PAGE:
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  April 7, 2003

Leading Architects Vie To Design
School Of Fine Arts Building

Seven of the world's foremost architects visited campus last month to make their bids to design the newest building in the School of Fine Arts' complex.

The National Endowment for the Arts awarded the School of Fine Arts a $75,000 grant to hold a competition to select an architectural design for the next addition to the School.

From the 55 architects who submitted entries, seven were invited to campus to make presentations on March 27 and 28. The finalists were selected based on qualifications such as past projects and their total design team package, including expertise in acoustical engineering and stage and production design.

The seven included: Frank Gehry, perhaps best known for designing the Guggenheim Museum in Bilbao, Spain, who teamed with New Haven firm Herbert S. Newman and Partners for the competition; Zaha Hadid, who has designed projects as diverse as the Bergisel Ski Jump in Innsbruck, Austria, and the Rosenthal Centre for Contemporary Art in Cincinnati, Ohio; and Thom Mayne, who designed Diamond Ranch High School in Pomona, Calif., and graduate housing at the University of Toronto.

"I came here because I really want to do this," Gehry said. "I like the performing arts, I like students, and I like this guy [New Haven architect Herbert Newman]."

Each architect gave a presentation about their work and then answered pre-set questions from members of the School's design and planning committee. The committee comprises nine faculty members - three each from the art, drama, and music departments. Reed Kroloff, former editor of Architecture Magazine, is advisor to the committee.

The questions dealt with topics such as how the architects would work with the School's faculty; what they view as the main challenge of the project; and how the designers would create an exciting place for students to learn in.

Architecture is a collaborative act, Mayne said, adding that he's interested in challenging the opaqueness of the buildings on campus.

The other architects who visited campus are Eric Owen Moss, Steven Holl, Jorge Silvetti and Mack Scogin. Shortly after the visits, Gehry Partners and Herbert S. Newman and Partners, Zaha Hadid Architects, and Mack Scogin/Merrill Elam Architects were named as the finalists. They will visit campus again on April 17 and 18 to participate in a series of meetings. The three will be given $25,000 from the NEA grant and will be asked to create designs and models, which they will present in early June.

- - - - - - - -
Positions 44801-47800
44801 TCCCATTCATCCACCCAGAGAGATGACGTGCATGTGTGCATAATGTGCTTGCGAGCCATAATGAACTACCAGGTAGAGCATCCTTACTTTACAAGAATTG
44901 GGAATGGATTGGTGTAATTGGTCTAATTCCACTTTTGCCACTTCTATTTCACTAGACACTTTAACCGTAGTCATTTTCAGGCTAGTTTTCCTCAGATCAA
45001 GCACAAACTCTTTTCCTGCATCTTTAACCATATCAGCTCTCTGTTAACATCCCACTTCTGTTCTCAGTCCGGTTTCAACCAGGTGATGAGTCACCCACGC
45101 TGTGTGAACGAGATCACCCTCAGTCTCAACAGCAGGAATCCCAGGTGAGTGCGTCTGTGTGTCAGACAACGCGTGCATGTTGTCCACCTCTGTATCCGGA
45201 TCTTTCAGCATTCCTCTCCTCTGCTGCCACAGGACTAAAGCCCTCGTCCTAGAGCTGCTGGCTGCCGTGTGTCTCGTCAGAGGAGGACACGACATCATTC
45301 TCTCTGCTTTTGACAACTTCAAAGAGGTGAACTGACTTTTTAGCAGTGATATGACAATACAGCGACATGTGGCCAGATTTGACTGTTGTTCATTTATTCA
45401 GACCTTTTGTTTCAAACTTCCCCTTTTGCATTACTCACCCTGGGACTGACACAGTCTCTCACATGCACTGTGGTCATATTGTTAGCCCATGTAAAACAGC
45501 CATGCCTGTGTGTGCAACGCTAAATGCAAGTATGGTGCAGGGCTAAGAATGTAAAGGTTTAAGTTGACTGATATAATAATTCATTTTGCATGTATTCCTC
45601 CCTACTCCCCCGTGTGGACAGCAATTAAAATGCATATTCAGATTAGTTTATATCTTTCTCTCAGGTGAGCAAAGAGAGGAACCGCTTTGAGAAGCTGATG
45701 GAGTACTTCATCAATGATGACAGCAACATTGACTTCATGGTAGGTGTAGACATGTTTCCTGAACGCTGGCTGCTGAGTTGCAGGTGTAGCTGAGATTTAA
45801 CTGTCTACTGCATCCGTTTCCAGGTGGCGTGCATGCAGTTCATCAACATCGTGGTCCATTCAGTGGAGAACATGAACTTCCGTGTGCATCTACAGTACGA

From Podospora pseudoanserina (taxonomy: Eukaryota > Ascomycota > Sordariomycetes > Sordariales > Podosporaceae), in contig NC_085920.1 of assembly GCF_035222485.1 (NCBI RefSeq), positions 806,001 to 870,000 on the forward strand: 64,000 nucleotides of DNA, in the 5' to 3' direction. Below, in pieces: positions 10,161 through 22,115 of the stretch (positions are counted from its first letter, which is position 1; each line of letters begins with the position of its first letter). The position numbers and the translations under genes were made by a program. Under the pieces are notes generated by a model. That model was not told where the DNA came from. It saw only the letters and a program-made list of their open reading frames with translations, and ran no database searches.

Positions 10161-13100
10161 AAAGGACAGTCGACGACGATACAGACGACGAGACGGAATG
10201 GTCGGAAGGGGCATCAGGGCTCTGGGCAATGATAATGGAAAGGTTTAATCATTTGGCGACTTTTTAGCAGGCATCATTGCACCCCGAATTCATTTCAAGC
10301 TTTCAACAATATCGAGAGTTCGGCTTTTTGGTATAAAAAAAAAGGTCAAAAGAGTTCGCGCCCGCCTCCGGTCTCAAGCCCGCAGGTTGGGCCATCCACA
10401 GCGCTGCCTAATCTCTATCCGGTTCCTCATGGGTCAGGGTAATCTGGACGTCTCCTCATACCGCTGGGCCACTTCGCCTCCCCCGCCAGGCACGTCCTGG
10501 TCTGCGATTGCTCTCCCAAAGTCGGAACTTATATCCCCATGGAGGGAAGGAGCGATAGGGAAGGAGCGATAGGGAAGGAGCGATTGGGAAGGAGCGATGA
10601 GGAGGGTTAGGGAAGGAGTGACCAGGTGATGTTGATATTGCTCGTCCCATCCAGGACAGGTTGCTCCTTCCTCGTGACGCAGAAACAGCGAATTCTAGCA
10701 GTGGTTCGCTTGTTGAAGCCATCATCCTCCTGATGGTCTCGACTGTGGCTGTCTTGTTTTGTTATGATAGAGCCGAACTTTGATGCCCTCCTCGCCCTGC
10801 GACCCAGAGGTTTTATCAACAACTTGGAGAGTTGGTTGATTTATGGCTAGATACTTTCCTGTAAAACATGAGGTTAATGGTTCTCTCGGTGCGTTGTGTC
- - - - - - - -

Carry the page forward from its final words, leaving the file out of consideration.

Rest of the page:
The finalists' works, to be designed according to the University's architectural standards, will be displayed at the William Benton Museum of Art. The finalists will go before an independent panel that will recommend a winning design to President Philip E. Austin and the Board of Trustees.

The School of Fine Arts encompasses programs in art and art history, dramatic arts, and music, with primary emphasis on professional preparation of students for careers in the arts.

The school also includes the Jorgensen Center for the Performing Arts, the William Benton Museum of Art, and the Ballard Institute of Puppetry. Currently, the school's various divisions and areas are housed in nearly 20 buildings on campus.

The planned project will permit the school to bring all its academic programs together in one complex.

The new building will be located at the southeast corner of the Storrs campus. It will be built with funds from the $1.3 billion allocated for 21st Century UConn, which begins in 2004-2005. The Board of Trustees will determine the sequence in which the buildings will be constructed, based on the Chancellor's academic plan.